Borodin
In the Steppes of Central Asia
Prokofiev
Violin Concerto No.1 in D, Op.19
Tchaikovsky
Symphony No.4 in F-minor, Op.36

Gil Shaham (violin)

New York Philharmonic
Tugan Sokhiev

Tugan Sokhiev
Photograph: © Patrice Nin In this concert, his debut with the New York Philharmonic, Tugan Sokhiev conducted a Russian program. The evening opened with an atmospheric rendering of the Borodin, not heard for more than a decade at the Philharmonic. Sokhiev’s elegant, understated conducting, consistently graceful in gesture and clearly definable, immediately impressed and had the Philharmonic musicians demonstrating their mettle: there were atmospheric solos, especially from Mindy Kaufman’s flute.

Then Gil Shaham gave an exceptionally warm and characterful performance of Prokofiev. Displaying refinement and command, Shaham took a gently reflective approach to the yearning melodies of the outer movements, and delivered a Scherzo that was delightfully droll. He was well-supported throughout by Sokhiev and the superbly polished Philharmonic. A grinning Shaham announced a short encore, the bluesy ‘Lenny in Spats’ movement (a Bernstein-Astaire homage) from William Bolcom’s Suite No.2.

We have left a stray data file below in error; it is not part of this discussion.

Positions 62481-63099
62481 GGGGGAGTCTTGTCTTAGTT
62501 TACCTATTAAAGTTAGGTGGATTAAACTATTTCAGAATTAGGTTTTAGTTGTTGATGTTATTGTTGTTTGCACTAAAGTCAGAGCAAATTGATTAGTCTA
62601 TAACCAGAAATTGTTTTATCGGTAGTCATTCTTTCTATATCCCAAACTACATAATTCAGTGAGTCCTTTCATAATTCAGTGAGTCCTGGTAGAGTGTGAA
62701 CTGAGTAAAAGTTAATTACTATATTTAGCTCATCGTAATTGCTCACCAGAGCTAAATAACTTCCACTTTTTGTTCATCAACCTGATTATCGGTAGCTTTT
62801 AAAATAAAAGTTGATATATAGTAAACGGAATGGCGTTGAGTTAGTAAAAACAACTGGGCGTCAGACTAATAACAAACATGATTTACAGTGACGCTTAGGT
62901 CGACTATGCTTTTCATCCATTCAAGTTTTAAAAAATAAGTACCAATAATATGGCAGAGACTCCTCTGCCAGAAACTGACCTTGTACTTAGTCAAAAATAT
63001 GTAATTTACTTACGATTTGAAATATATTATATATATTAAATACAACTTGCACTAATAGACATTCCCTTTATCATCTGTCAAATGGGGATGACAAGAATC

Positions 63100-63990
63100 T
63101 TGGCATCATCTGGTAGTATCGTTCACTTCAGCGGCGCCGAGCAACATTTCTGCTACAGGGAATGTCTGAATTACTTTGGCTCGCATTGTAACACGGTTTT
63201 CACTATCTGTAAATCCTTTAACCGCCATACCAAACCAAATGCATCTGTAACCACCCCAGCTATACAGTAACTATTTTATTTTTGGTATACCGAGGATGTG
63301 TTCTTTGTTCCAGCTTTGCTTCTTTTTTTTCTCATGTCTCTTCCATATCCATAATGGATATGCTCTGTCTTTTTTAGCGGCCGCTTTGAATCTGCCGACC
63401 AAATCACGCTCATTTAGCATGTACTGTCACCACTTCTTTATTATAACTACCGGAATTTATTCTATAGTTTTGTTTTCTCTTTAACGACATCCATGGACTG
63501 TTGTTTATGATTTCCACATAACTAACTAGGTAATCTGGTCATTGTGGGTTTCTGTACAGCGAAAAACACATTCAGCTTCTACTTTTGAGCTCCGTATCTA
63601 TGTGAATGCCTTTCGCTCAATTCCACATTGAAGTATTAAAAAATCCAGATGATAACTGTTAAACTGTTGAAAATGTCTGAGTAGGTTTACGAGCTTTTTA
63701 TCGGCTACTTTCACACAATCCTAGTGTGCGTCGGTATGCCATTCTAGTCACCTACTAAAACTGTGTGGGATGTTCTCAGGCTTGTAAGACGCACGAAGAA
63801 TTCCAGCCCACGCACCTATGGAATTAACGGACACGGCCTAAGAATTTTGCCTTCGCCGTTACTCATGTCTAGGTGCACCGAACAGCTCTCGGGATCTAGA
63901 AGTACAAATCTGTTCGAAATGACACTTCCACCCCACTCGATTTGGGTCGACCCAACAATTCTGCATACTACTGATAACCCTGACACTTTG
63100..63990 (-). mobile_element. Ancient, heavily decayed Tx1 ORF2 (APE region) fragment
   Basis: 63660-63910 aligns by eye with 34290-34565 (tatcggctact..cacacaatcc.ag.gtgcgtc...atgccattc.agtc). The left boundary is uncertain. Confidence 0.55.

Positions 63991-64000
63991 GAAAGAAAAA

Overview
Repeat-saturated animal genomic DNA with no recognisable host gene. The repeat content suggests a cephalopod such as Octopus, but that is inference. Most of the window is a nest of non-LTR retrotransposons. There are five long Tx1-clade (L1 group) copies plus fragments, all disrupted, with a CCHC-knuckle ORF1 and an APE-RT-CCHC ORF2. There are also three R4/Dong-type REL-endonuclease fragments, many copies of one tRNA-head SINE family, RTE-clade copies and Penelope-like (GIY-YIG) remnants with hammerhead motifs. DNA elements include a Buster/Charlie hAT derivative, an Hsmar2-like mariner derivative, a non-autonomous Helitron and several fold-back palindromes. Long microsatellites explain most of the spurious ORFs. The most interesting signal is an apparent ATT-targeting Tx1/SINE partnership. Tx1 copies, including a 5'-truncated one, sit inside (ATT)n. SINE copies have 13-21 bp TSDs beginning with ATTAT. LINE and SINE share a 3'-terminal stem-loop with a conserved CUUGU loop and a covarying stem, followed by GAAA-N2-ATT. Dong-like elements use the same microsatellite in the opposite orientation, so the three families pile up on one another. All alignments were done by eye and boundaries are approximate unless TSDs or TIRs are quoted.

Following intermission was a commanding account of Tchaikovsky’s Fourth Symphony. Sokhiev gave a spacious reading, molding long phrases and intensifying the music’s dark fatefulness, and the Philharmonic played with great unity of purpose and radiance. The first movement’s fanfares compelled attention, and the start of the Moderato con anima was relaxed but very persuasive. Sherry Sylar’s oboe in the opening of the second movement was gorgeous, and the Scherzo’s pizzicatos were remarkably taut, woodwinds especially distinctive. The vigorous Finale culminated in a triumphant crescendo, with riveting results. This was Tchaikovsky seasoned with passion as well as an agreeable dash of restraint and refinement.

 

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